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Today’s educators are far more in-tune with the need to adjust lessons to meet individualized student needs. Addressing learning disabilities is a prime example.
In 2017–18, the number of students ages 3–21 who received special education services under the Individuals with Disabilities Education Act (IDEA) was 7.0 million, or 14 percent of all public school students. Among students receiving special education services, 34 percent had specific learning disabilities.
While in some instances meeting the need of students with disabilities means leveraging new teaching strategies that align with how an individual student processes information, there are other instances where audiovisual (AV) technologies can play instrumental roles in meeting differing requirements.
Simply put, students cannot learn if they cannot hear the teacher’s lesson. Adding audio system enhancements such as broadcasting instruction through Bluetooth directly to a student’s hearing aids or using strategically placing wireless speakers can make a significant difference. In fact, it can be the differing factor between a student adequately hearing a lesson or walking away frustrated.
This often means equipping the instructor with a wireless microphone to insure consistent audio collection and transmission.
Providing learners with access to personal devices such as connected tablets and interactive whiteboards can play an instrumental role in helping address reading and writing difficulties. Both technologies allow the instructor to individualize what each student sees. This is crucial because it allows a student with a disability to continue learning and working at their own pace rather than feeling left behind because they are having difficulty processing or comprehending a lesson at the same pace as others in the classroom.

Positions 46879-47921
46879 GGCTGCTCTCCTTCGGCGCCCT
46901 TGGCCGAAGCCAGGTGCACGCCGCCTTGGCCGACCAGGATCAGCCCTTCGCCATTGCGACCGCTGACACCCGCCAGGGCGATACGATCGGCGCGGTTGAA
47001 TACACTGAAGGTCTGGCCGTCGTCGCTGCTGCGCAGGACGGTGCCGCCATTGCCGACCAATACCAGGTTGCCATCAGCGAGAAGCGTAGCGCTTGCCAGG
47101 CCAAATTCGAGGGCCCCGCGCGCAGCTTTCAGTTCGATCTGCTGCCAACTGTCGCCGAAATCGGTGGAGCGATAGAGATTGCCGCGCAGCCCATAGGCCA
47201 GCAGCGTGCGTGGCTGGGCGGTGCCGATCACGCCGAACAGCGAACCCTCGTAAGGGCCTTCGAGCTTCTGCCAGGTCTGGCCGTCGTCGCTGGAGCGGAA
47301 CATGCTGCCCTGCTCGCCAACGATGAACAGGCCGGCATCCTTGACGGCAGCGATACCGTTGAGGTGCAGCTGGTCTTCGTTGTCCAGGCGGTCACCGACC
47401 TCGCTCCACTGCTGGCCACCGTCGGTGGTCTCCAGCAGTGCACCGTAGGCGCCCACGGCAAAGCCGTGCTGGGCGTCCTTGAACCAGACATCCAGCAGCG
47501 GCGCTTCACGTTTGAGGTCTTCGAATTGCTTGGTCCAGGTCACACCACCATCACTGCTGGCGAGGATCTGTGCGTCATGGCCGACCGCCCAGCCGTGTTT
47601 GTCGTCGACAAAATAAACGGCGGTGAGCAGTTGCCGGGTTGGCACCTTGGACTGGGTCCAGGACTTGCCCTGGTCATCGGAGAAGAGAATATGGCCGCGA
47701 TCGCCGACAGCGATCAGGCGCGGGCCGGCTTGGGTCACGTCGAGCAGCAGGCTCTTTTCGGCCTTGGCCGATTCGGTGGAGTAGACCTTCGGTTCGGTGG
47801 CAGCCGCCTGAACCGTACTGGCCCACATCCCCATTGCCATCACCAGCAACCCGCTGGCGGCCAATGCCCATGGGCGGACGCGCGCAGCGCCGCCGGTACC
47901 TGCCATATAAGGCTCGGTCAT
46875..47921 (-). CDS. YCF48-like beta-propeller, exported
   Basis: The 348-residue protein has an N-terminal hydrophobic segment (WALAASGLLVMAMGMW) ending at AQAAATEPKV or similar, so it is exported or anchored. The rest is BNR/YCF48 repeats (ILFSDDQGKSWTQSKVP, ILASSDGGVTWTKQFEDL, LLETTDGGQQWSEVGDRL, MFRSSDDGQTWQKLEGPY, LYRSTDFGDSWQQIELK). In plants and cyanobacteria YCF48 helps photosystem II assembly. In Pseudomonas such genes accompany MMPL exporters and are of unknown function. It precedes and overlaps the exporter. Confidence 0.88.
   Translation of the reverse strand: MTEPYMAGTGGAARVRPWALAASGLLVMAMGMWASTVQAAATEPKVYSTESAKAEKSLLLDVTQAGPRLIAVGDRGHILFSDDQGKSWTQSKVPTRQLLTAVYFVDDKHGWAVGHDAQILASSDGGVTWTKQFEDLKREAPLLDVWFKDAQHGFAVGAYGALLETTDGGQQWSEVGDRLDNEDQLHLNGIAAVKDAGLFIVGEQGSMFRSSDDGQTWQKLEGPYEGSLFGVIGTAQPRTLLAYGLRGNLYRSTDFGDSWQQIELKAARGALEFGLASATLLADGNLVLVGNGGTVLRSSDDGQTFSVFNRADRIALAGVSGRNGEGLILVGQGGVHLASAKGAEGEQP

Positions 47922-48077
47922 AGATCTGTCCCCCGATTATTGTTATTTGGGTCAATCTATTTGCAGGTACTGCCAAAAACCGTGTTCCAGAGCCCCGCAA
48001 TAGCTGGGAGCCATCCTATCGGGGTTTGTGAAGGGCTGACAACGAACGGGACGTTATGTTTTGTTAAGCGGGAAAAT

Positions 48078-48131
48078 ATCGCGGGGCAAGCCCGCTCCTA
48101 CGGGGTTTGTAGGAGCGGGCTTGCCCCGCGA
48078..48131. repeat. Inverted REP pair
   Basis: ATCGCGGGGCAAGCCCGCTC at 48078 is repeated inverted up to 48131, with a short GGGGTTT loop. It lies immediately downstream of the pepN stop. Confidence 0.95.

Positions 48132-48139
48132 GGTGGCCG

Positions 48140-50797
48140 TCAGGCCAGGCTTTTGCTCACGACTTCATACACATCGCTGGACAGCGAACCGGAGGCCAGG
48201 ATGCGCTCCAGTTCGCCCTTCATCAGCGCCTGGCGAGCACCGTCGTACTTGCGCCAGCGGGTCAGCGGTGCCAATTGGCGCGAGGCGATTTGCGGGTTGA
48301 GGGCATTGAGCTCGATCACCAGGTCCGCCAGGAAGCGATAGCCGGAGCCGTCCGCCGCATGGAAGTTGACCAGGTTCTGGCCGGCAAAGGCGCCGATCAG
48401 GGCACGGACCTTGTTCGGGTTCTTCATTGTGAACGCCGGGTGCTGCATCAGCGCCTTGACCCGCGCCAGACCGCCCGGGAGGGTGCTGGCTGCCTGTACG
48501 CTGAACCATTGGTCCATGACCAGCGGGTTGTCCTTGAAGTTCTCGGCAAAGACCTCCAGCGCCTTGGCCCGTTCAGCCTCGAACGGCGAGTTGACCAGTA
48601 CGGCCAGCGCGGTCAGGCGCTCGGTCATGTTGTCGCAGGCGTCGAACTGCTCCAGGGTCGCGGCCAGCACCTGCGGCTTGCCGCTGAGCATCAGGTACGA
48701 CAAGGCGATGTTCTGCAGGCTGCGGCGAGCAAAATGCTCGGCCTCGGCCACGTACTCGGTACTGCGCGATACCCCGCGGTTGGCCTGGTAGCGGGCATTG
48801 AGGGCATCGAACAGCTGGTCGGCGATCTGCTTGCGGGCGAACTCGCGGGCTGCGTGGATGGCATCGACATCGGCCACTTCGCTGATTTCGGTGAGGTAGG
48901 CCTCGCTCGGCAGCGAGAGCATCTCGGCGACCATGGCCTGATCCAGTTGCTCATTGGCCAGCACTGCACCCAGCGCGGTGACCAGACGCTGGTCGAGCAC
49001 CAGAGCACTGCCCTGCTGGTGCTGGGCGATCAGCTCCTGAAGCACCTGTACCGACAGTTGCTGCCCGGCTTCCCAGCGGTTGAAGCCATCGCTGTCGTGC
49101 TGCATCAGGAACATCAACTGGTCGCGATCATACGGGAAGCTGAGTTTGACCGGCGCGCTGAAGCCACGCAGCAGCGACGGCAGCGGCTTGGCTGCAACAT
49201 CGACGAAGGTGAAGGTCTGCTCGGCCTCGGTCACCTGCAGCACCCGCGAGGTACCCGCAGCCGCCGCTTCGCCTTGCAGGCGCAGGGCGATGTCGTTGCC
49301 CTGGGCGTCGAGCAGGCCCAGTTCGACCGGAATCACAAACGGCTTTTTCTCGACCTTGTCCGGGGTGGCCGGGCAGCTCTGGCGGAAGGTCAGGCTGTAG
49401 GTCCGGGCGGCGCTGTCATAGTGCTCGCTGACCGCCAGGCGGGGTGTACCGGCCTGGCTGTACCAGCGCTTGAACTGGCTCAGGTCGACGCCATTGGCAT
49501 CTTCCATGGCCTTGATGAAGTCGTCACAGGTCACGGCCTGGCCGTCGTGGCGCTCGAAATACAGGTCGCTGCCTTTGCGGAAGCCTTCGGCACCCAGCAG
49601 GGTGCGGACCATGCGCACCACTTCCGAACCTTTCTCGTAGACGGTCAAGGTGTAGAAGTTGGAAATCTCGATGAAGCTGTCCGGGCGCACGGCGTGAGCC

Technology alone is not enough, however. There is a dire need to provide the educator with access to dynamic content and highly customizable programs that continue to engage the student while staying in alignment with curriculum requirements.
Refining the engagement process is key to reaching learners who deal with Autism, ADHD and other behavioral disabilities.
Again, tablets and interactive displays are great tools to ensure engagement by providing immersive experiences. While these experiences may differ from others within the classroom, being able to adhere to what keeps a challenged student engaged can both move the student forward without disrupting others.
Content is also very important in this situation. The more a teacher can customize the content to the student’s individual needs the better.
Electrosonic’s Editorial Team is a group of technology experts who bring specialist knowledge and experience to write with insight on all aspects of technology from strategy to blue-sky concepts, human factors and the importance of professional support throughout the life cycle. They bring a true end-to-end perspective on technology in business.